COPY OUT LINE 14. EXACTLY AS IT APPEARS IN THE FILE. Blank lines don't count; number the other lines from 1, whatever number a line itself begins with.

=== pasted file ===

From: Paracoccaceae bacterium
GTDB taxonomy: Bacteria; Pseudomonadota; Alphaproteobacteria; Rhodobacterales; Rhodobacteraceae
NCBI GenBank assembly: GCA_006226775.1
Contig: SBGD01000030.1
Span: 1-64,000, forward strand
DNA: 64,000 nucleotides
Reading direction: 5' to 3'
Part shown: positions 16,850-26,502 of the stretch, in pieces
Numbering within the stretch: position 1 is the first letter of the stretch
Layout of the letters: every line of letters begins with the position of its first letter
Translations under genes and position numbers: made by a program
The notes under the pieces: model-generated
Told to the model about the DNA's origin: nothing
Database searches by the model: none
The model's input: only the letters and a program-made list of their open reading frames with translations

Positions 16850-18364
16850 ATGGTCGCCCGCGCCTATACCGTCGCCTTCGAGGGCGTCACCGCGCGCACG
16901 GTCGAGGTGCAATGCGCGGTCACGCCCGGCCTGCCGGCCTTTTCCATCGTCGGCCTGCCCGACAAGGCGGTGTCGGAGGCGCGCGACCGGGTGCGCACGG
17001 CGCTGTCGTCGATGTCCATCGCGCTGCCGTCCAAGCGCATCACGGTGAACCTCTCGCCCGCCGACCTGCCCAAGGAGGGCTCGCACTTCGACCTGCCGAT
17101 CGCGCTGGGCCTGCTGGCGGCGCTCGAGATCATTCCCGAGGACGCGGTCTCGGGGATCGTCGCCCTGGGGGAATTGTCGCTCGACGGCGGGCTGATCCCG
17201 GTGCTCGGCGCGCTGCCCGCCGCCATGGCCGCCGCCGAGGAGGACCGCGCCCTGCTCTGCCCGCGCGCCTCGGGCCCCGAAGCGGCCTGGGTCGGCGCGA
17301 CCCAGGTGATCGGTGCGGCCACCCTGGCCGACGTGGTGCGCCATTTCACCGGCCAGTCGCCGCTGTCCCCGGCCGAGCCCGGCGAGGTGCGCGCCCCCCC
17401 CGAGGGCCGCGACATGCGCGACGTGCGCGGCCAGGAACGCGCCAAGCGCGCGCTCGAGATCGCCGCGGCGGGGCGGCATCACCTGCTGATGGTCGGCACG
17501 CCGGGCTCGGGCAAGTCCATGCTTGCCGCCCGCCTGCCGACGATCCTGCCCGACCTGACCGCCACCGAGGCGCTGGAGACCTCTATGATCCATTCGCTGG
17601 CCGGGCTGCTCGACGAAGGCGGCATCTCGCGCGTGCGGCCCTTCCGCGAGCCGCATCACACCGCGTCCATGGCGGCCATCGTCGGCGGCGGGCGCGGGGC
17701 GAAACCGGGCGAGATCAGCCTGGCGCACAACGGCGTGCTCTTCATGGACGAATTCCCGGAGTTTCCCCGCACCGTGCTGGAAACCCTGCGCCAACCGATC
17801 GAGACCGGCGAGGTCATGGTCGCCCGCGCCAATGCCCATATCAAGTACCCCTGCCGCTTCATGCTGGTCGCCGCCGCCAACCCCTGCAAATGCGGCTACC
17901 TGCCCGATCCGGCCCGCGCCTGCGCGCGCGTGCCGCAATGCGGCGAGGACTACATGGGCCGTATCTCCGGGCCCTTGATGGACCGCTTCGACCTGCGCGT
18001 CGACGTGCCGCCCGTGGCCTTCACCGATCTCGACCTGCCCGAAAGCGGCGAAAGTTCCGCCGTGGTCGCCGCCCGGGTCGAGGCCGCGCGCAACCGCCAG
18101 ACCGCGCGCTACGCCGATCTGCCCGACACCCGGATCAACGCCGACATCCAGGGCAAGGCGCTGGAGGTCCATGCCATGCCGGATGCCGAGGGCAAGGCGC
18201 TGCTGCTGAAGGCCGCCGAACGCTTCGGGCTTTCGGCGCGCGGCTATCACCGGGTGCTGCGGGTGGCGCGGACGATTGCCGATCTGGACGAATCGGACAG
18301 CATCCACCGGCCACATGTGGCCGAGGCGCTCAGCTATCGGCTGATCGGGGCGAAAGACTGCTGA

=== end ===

Database searches by the model: none